Rosenberger v. UVa (1995)

-Submitted by David Drumm (Nal), Guest Blogger

bill of rightsThe 5-4 Supreme Court case of Rosenberger v. University of Virginia has been cited by those arguing that the government may not impose viewpoint-based restrictions by revoking the tax-exempt status of the Westboro Baptist Church. The case involved the University’s refusal to use the Student Activities Fund (SAF) to pay for a Christian student newspaper, Wide Awake. The University argued that an SAF Guideline prohibited funds going to an activity that “primarily promotes or manifests a particular belie[f] in or about a deity or an ultimate reality.” The District Court ruled for the University, and the United States Court of Appeals for the Fourth Circuit disagreed saying that there is a “presumptive violation of the Speech Clause when viewpoint discrimination was invoked to deny third party payment otherwise available.”

The Court held that “[t]he Guideline invoked to deny SAF support, both in its terms and in its application to these petitioners, is a denial of their right of free speech.” J. O’Connor, wrote in her concurrence, that “[w}hen two bedrock principles so conflict, understandably neither can provide the definitive answer.”

J. Kennedy, in the opinion of the Court, wrote:

The first danger to liberty lies in granting the State the power to examine publications to determine whether or not they are based on some ultimate idea and if so for the State to classify them. The second, and corollary, danger is to speech from the chilling of individual thought and expression.

J. Souter, in his dissent, wrote, after noting the publication’s proselytizing:

Using public funds for the direct subsidization of preaching the word is categorically forbidden under the Establishment Clause, and if the Clause was meant to accomplish nothing else, it was meant to bar this use of public money.

J. Souter quoted James Madison’s Memorial and Remonstrance, in which Madison opposed “A Bill establishing a provision for Teachers of the Christian Religion,” and wrote:

Who does not see that . . . the same authority which can force a citizen to contribute three pence only of his property for the support of any one establishment, may force him to conform to any other establishment in all cases whatsoever?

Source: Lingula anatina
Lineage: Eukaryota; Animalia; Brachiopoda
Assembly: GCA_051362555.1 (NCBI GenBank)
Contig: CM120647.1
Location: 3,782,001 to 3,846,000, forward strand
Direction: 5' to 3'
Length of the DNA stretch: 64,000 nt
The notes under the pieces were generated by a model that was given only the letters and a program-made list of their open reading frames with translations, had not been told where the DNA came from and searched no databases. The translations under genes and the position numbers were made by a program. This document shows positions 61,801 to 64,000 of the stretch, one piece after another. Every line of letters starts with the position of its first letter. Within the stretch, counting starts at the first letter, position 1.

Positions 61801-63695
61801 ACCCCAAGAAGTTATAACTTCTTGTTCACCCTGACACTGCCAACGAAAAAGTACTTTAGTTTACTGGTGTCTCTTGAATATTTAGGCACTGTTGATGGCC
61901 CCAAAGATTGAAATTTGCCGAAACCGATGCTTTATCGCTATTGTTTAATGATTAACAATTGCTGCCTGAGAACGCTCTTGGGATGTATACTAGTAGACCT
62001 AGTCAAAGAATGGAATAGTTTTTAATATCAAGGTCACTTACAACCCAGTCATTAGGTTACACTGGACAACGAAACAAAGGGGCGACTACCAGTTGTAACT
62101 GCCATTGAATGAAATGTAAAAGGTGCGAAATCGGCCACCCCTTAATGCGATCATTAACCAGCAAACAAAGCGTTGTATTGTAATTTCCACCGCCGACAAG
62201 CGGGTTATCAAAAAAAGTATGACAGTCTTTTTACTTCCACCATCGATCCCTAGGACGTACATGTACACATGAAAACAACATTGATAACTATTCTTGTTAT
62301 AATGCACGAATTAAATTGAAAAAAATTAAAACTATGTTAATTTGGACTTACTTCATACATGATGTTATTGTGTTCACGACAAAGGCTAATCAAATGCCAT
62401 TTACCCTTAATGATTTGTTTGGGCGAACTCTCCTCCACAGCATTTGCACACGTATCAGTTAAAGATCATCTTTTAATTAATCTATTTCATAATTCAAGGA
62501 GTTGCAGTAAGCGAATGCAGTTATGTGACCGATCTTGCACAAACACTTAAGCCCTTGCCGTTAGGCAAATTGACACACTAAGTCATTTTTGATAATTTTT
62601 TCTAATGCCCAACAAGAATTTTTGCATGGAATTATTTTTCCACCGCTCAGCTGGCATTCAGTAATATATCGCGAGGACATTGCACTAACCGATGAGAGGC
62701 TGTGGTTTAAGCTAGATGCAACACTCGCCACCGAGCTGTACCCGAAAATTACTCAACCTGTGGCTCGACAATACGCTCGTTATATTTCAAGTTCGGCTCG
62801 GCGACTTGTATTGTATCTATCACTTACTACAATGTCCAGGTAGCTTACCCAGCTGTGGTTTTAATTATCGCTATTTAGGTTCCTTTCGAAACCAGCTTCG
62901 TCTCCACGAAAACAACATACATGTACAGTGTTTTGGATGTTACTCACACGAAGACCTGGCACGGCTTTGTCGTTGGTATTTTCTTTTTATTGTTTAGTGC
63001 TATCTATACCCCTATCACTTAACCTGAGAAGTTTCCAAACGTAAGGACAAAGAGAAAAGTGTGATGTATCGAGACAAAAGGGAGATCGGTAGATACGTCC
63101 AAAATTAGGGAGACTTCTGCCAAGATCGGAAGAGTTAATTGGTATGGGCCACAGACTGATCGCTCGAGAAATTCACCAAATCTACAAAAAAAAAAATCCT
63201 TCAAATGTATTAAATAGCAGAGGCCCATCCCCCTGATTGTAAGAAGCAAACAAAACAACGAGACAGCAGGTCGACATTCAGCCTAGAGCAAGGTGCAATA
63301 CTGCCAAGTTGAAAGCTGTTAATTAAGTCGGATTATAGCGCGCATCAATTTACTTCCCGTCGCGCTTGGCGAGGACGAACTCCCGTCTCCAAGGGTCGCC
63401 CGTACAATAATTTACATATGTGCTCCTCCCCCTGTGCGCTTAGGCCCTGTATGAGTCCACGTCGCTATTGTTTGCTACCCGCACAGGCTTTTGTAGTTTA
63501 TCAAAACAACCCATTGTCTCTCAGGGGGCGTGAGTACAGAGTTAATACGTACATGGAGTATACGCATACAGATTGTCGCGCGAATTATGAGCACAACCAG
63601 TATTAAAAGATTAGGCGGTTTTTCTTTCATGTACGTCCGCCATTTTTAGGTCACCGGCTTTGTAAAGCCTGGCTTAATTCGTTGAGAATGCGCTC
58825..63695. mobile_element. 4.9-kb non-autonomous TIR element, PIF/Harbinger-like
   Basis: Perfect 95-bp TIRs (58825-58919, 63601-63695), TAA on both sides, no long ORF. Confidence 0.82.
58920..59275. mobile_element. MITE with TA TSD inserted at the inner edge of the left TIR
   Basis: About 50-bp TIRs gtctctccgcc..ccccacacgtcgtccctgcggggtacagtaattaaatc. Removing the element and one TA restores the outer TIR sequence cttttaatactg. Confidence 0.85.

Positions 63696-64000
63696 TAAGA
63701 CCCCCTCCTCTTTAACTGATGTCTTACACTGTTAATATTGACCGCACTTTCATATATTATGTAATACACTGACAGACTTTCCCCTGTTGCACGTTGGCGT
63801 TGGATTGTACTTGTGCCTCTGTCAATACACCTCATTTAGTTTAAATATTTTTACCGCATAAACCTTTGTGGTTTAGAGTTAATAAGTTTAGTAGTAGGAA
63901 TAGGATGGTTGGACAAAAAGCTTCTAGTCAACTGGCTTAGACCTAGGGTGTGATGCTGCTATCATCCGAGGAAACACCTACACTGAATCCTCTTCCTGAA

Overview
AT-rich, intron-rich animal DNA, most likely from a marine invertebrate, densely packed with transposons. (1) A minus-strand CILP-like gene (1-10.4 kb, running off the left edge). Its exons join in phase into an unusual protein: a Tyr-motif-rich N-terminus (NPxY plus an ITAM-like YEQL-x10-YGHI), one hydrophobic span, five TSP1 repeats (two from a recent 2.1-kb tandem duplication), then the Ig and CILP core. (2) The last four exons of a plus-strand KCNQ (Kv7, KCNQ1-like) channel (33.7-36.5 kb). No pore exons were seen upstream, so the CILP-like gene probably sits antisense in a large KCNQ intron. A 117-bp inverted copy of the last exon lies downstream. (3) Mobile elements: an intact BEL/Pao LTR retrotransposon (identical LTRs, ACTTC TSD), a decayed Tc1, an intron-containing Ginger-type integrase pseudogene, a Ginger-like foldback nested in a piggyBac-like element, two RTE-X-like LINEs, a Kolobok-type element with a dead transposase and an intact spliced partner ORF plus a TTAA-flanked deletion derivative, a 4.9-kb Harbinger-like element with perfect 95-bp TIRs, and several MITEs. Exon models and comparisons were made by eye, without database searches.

However, J. Thomas points out that Madison’s opposition to the bill that required contribution to religious entities was because the bill singled out those entities for special benefits. Madison noted that the bill “violates the equality which ought to be the basis of every law.”

J. Souter notes the inequality, and writes that evenhandedness:

as one element of a permissibly attenuated benefit is, of course, a far cry from evenhandedness as a sufficient condition of constitutionality for direct financial support of religious proselytization, and our cases have unsurprisingly repudiated any such attempt to cut the Establishment Clause down to a mere prohibition against unequal direct aid.

The direct financial aid found in Rosenberger is different from the indirect aid found with tax-exempt entities such as the Westboro Baptist Church. J. Souter’s compelling arguments against direct aid wouldn’t see to apply to the indirect financial aid we find in tax exemption.

H/T: Eugene Volokh, Jonathan Turley.

20 thoughts on “Rosenberger v. UVa (1995)

  1. The Establishment Clause, like Sinter Klaus, should trump. So, if a university, using public funds, starts prosylitizing anti homophobia from the Pope in a university newspaper, then the Court should say No, not Yes. Otherwise the flock will get fleeced by the wrong people.

  2. I guess I think like Justice Kennedy; in this case, he says: The first danger to liberty lies in granting the State the power to examine publications to determine whether or not they are based on some ultimate idea and if so for the State to classify them. The second, and corollary, danger is to speech from the chilling of individual thought and expression.

    (Although I do think student publications need to be examined to restrict the use of libel, explicit threats, copyright infringement, the incitement of violence and any other language for which the University might be held liable. But that is prudent review by an attorney.)

    The third, and corollary danger, is that of censorship. I think the university needs to find a way to spend the Student Activity Fund in a way that does not involve effectively censoring the speech of students. There are plenty of expenses, in student activities, that have nothing to do with speech. Pizza, for example, or donuts. Supplies, including for printing or signs.

  3. Congress has enacted special tax laws that benefit churches and other religious organizations. These include the tax exemptions we are now discussing and other significant financial benefits. Every time a church or other religious organization takes advantage or abuses these benefits the rest of us get to pay for their activities. It is time for all of us to say enough . Am not longer interested in paying for these benefits that were granted because of all the good works churches do. They stopped doing that kind of thing with their own money long ago. 60% of the Catholic Charities budget comes from tax payers.
    The WBC is not the only “church” that has begun to sound more like a hate group. The Catholic church’s leader the Pope has announced that the reasons that we don’t have world peace are gay marriage, abortion and euthanasia. He also granted a special blessing to the President of Uganda who is pushing legislation that would require the execution of gay people. Does his church look any less of a hate group than WBC.